Dr. Rebecca Lee Crumpler

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Rebecca Lee Crumpler had one aim in life: to relieve the sufferings of others. And no amount of prejudice was going to stop her.

Yet, for too long no one has known her name, nor anything about what she accomplished despite seemingly insurmountable odds. 

Rebecca Lee was born in Delaware in 1831, the daughter of Absolum Davis and Matilda Webber, but she would be raised by her aunt in Pennsylvania. These were the decades before the Civil War and Emancipation Proclamation, and while Pennsylvania was then a Northern "free state" -- meaning it did not allow slavery -- most white doctors refused to see black patients. Rebecca's aunt was a sought-after healer and nurse for her local African-American community. Rebecca, it appears, wished to follow her aunt’s example. But she aspired to a higher goal: she wanted to be a doctor.

For a black woman to even dream of becoming a medical professional in those days required a huge leap of faith. In the 1850s, when Rebecca began to pursue her studies, only 300 of the 50,000 doctors in the United States were women, and they were all white. No female black doctor had ever been graduated. But these odds would not deter Rebecca. It simply meant she would have to work harder, which she was fully prepared to do.

In her 20s, Rebecca moved to Charlestown in Massachusetts to work as a nurse, thus acquiring practical experience in medicine. In her spare time, she studied at the newly established West-Newton English and Classical School. The all-white administration admitted her as a "special student," impressed with her intelligence and confidence. Indeed, the rallied behind her. If Rebecca failed to become a doctor, it would not be due to a lack of general preparation.


In 1860, at the age of 29, Rebecca applied to medical school, boasting credentials that bested most of her white peers. She earned a place at the New England Female Medical College, then barely a decade old. When it opened in 1848, male doctors mocked it, claiming that women were too "sensitive and delicate" to study the human body. Despite such chauvinistic opposition, the Female Medical College remained open and, soon enough, began to graduate women.

As the first shots of the Civil War were fired, Rebecca Lee became the first black woman ever admitted to medical school in the United States of America.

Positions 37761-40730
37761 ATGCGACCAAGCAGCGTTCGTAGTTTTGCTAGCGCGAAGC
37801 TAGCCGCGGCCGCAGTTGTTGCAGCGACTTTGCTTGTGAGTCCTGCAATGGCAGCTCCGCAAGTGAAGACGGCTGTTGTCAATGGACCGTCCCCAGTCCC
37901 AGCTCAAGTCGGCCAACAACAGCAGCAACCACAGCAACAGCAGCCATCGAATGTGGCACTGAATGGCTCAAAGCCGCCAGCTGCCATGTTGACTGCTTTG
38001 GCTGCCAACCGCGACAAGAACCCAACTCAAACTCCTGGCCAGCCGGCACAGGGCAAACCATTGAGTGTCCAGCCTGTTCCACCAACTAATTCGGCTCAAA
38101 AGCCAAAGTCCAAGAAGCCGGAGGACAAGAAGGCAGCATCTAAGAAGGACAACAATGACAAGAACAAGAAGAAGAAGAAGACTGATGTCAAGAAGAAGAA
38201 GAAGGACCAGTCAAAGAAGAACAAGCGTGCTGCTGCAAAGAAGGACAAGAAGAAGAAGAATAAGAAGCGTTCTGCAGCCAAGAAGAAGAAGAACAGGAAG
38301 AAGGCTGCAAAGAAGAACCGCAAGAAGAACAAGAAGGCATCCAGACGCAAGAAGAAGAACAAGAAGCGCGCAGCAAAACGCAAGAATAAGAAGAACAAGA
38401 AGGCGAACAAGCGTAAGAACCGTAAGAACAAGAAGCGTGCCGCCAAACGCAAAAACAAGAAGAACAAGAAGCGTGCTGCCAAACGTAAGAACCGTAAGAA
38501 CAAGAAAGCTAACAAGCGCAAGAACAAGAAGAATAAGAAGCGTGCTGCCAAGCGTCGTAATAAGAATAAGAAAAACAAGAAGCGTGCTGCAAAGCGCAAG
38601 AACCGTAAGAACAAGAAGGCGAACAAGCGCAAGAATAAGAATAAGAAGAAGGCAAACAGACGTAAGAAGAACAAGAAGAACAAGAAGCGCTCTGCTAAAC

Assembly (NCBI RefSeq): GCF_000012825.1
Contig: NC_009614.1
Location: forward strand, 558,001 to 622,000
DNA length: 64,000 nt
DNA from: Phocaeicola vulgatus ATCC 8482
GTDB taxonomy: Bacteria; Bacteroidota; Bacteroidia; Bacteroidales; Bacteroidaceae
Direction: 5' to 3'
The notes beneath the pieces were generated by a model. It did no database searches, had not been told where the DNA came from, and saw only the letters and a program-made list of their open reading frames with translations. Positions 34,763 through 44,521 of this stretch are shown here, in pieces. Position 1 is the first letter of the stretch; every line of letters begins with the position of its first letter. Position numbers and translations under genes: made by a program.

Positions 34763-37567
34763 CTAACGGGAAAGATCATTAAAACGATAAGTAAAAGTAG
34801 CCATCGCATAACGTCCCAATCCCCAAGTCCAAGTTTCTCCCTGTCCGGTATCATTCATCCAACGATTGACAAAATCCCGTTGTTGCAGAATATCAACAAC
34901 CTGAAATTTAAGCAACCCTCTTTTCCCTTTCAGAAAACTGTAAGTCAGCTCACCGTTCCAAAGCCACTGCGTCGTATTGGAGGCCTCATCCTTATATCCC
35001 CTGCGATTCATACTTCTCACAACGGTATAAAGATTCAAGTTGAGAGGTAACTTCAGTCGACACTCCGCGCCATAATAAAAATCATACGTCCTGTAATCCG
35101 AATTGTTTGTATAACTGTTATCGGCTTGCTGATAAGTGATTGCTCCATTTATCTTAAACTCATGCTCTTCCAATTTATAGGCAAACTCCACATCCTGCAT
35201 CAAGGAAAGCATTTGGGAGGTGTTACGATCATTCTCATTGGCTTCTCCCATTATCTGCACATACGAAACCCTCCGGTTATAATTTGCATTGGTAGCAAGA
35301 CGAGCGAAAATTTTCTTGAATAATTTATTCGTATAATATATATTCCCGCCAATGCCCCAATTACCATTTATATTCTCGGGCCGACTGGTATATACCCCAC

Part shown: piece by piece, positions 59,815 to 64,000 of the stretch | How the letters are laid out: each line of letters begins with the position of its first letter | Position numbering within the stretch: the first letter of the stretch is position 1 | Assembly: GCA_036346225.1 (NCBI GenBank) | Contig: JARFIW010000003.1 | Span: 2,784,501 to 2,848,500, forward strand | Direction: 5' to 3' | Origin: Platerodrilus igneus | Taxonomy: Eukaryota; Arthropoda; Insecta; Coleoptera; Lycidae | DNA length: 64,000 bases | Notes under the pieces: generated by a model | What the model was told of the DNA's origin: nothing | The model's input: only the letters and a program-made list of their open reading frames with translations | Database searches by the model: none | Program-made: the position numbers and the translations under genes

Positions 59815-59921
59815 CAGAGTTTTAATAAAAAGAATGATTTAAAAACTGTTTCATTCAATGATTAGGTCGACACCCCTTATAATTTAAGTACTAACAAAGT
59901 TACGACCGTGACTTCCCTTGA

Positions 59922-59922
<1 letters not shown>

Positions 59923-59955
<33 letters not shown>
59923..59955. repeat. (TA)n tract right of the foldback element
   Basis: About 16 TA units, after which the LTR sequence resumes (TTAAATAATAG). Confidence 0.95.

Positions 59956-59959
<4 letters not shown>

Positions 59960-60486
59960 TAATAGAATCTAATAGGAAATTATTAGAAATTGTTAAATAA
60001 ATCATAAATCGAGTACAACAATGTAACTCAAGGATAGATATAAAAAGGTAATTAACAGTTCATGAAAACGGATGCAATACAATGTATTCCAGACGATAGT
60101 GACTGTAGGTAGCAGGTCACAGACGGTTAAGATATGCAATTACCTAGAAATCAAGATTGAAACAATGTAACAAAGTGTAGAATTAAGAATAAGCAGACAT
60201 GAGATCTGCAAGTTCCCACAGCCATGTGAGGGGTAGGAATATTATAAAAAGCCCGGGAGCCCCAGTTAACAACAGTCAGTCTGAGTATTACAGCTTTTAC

Little is known about Rebecca Lee's personal experience at the New England Female Medical College. Like her classmates, she studied 30 hours a week, mastering a plethora of courses ranging from anatomy to chemistry, and was required to prepare a medical thesis. Despite the difficult curriculum and the loneliness she must have felt as the only black student, Rebecca Lee graduated in 1864, becoming the first African-American physician in United States history.

In 1864, Rebecca married Arthur Crumpler and opened a medical practice in Boston. The following year, with the end of the Civil War and the abolition of slavery, the couple relocated to Richmond, Virginia where Dr. Crumpler worked with the Freedman's Bureau. There, she provided treatment and advice to newly freed slaves who would otherwise have had no access to medical care.

In 1869, Dr. Crumpler returned to Boston, living in the mostly-black neighborhood of Beacon Hill and practicing medicine until 1880, regardless of whether or not her patients were able to remunerate her for her services. Drawing on her decades of experience in medicine, she cemented her legacy by publishing A Book of Medical Discourses in Two Parts in 1883.


When Dr. Rebecca Lee Crumpler passed away in New York in 1895, history promptly forgot about its first African-American physician. In the 1950s, her 1883 publication was rediscovered and so was her incredible contribution to society. The little we know about her today comes from the book’s introduction, which marks her achievements as both medical physician and writer at a time when few African Americans were able to obtain higher education, let alone publish. Her book is one of the very first medical publications penned by an African American. 

Dr. Rebecca Lee Crumpler was a true trailblazer. Her accomplishments paved the way for women, both white and black, who by the late 1860s could attend several medical schools in the Northeast. She bettered the lives of United States' most disfranchised peoples as the nation's first black female doctor. That's why she's a Time Traveler Tours #HistoryHero and why we’re thrilled to close out 2017 with her story.

Dr. Rebecca Lee Crumpler changed the world… for the better. Her determination, dedication, confidence, and patience in the face of seriously unfavorable odds should be a model to us all. We are grateful to 12-year-old Karabelo from Washington, DC, for bringing this amazing hero to our attention. May Dr. Crumpler's example provide a beacon of hope for future generations.

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